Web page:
Review of: Christensen, C., Raynor, M. E., & McDonald, R. (2015). What is disruptive innovation? Harvard Business Review, 93(12), 44-54. Retrieved from https://hbr.org/2015/12/what-is-disruptive-innovation
Christensen and his colleagues originally presented the disruptive innovation theory in the Harvard Business Review, with the intent to guide practice and research in the area of innovation-driven growth. Christensen’s central thesis is that a disruptive innovation provides a substitute experience or product at a lower cost, which ultimately disrupts the market by unseating incumbent organizations. Although the theory received widespread acceptance, its core concepts are often misinterpreted and its basic principles misused. Failure to properly label innovations and integrate the theory into organizational contexts may result in plans for growth being managed by an ill-informed manager with an inappropriate tool. To address these challenges, the authors explore the basic principles of the disruptive innovation theory and qualitatively assess the Uber taxi service as a disruptive innovation. Additionally, the authors address the common dangers in utilizing the theory and trace the critical developments in the theory’s evolution. Last, Christensen and his colleagues make the case that the disruptive innovation theory provides an accurate framework for predicting business growth.
The literature on disruptive innovation highlights two issues: (a) the lack of uniform agreement from the academic community and (b) the misuse of the terminology. The theory received extensive criticism from the academic community (Brooks, 2012; Lepore, 2014; Neem, 2012), including concerns related to subjectivity, arbitrary definitions, and unsubstantiated claims. In the current article, the authors highlight broad misapplications of the disruptive innovation term by researchers, popular press writers, and business consultants, who label shifts in industries as disruptions (Christensen, Raynor, & McDonald, 2015). These concerns demonstrate the need for this article from Christensen and his colleagues, who reexamine the disruptive innovation theory.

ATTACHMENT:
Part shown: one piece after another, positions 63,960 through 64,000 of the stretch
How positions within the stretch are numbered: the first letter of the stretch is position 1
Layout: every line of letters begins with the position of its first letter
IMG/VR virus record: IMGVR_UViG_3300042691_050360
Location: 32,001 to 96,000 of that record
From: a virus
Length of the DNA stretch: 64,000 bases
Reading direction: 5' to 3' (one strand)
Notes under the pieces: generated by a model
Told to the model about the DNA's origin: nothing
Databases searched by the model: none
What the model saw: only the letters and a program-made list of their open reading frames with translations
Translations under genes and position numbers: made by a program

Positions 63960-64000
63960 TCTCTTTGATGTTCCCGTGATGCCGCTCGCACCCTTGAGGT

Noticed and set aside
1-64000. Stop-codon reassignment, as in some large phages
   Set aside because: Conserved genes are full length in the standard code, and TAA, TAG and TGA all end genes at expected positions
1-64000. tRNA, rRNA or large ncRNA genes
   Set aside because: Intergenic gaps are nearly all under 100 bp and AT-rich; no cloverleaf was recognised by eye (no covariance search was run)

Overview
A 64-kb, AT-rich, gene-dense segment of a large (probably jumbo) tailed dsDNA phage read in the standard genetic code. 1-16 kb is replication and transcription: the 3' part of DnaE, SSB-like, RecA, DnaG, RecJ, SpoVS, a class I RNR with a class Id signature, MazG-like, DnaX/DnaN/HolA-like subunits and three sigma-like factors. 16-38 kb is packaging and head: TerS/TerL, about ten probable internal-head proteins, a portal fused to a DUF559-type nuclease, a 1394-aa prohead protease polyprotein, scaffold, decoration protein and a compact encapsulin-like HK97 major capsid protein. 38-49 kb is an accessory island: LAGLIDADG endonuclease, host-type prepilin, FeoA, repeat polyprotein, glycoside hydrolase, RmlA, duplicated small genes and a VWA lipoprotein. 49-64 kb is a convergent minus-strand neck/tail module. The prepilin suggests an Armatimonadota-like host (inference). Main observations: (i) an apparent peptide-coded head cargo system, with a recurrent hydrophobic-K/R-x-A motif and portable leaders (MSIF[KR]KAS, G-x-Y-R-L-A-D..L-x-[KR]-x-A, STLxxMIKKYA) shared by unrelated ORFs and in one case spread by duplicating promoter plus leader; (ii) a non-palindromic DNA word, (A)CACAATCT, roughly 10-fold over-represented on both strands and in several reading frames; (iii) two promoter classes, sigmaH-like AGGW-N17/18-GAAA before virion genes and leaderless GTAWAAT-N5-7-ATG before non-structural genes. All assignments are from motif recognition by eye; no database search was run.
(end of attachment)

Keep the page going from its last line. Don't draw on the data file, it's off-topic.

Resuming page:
Christensen et al. (2015) reviewed the core principles of the disruptive innovation theory, utilizing the Uber taxi service as a case study. Although presented in the popular press as a disruptive innovation, the authors’ analysis suggests that the taxi service does not reflect the core tenets of the theory. First, disruptive innovations begin with low-end customers or in new markets. Uber serves the same consumers as traditional taxi providers. Second, disruptive innovations do not receive mainstream acceptance until the product or experience improves its quality metrics to mainstream expectations. Uber consistently receives positive reviews and often rates higher than traditional providers on performance metrics.